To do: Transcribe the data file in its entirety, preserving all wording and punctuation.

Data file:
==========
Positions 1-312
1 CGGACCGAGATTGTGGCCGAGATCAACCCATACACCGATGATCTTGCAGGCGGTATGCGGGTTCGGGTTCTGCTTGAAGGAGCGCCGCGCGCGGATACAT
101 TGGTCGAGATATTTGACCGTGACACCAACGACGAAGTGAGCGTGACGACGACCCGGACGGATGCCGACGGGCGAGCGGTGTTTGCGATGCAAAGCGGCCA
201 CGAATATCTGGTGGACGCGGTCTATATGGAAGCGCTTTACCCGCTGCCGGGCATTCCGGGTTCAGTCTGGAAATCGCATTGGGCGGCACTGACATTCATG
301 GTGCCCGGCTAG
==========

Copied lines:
Positions 1-312
1 CGGACCGAGATTGTGGCCGAGATCAACCCATACACCGATGATCTTGCAGGCGGTATGCGGGTTCGGGTTCTGCTTGAAGGAGCGCCGCGCGCGGATACAT
101 TGGTCGAGATATTTGACCGTGACACCAACGACGAAGTGAGCGTGACGACGACCCGGACGGATGCCGACGGGCGAGCGGTGTTTGCGATGCAAAGCGGCCA
201 CGAATATCTGGTGGACGCGGTCTATATGGAAGCGCTTTACCCGCTGCCGGGCATTCCGGGTTCAGTCTGGAAATCGCATTGGGCGGCACTGACATTCATG
301 GTGCCCGGCTAG